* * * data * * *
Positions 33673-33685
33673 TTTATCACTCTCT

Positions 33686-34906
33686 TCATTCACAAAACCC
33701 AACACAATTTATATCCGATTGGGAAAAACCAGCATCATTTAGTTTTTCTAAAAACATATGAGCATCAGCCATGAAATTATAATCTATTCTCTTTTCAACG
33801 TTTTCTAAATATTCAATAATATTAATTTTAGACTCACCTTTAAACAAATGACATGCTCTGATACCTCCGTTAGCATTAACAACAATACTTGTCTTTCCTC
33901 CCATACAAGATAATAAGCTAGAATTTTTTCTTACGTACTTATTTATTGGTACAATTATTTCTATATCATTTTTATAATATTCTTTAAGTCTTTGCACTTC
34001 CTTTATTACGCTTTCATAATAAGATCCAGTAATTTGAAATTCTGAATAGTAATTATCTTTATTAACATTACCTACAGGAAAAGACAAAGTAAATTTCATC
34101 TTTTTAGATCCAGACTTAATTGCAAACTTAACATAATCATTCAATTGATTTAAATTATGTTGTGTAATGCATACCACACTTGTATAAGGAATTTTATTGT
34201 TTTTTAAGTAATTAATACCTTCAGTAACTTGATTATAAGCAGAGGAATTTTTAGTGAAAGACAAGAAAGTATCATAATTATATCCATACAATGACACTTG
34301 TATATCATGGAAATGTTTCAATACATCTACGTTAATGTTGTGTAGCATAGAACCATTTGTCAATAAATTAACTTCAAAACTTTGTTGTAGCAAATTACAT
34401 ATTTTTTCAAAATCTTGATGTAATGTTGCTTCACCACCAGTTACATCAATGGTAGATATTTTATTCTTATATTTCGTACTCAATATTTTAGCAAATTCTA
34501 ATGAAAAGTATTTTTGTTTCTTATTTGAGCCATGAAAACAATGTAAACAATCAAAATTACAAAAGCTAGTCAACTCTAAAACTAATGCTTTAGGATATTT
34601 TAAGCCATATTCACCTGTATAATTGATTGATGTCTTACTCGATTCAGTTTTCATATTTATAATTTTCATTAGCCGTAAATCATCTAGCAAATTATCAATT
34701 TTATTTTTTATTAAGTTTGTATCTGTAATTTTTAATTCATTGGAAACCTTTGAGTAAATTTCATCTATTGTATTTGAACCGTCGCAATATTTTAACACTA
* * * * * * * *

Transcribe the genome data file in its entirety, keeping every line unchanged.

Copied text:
Positions 33673-33685
33673 TTTATCACTCTCT

Positions 33686-34906
33686 TCATTCACAAAACCC
33701 AACACAATTTATATCCGATTGGGAAAAACCAGCATCATTTAGTTTTTCTAAAAACATATGAGCATCAGCCATGAAATTATAATCTATTCTCTTTTCAACG
33801 TTTTCTAAATATTCAATAATATTAATTTTAGACTCACCTTTAAACAAATGACATGCTCTGATACCTCCGTTAGCATTAACAACAATACTTGTCTTTCCTC
33901 CCATACAAGATAATAAGCTAGAATTTTTTCTTACGTACTTATTTATTGGTACAATTATTTCTATATCATTTTTATAATATTCTTTAAGTCTTTGCACTTC
34001 CTTTATTACGCTTTCATAATAAGATCCAGTAATTTGAAATTCTGAATAGTAATTATCTTTATTAACATTACCTACAGGAAAAGACAAAGTAAATTTCATC
34101 TTTTTAGATCCAGACTTAATTGCAAACTTAACATAATCATTCAATTGATTTAAATTATGTTGTGTAATGCATACCACACTTGTATAAGGAATTTTATTGT
34201 TTTTTAAGTAATTAATACCTTCAGTAACTTGATTATAAGCAGAGGAATTTTTAGTGAAAGACAAGAAAGTATCATAATTATATCCATACAATGACACTTG
34301 TATATCATGGAAATGTTTCAATACATCTACGTTAATGTTGTGTAGCATAGAACCATTTGTCAATAAATTAACTTCAAAACTTTGTTGTAGCAAATTACAT
34401 ATTTTTTCAAAATCTTGATGTAATGTTGCTTCACCACCAGTTACATCAATGGTAGATATTTTATTCTTATATTTCGTACTCAATATTTTAGCAAATTCTA
34501 ATGAAAAGTATTTTTGTTTCTTATTTGAGCCATGAAAACAATGTAAACAATCAAAATTACAAAAGCTAGTCAACTCTAAAACTAATGCTTTAGGATATTT
34601 TAAGCCATATTCACCTGTATAATTGATTGATGTCTTACTCGATTCAGTTTTCATATTTATAATTTTCATTAGCCGTAAATCATCTAGCAAATTATCAATT
34701 TTATTTTTTATTAAGTTTGTATCTGTAATTTTTAATTCATTGGAAACCTTTGAGTAAATTTCATCTATTGTATTTGAACCGTCGCAATATTTTAACACTA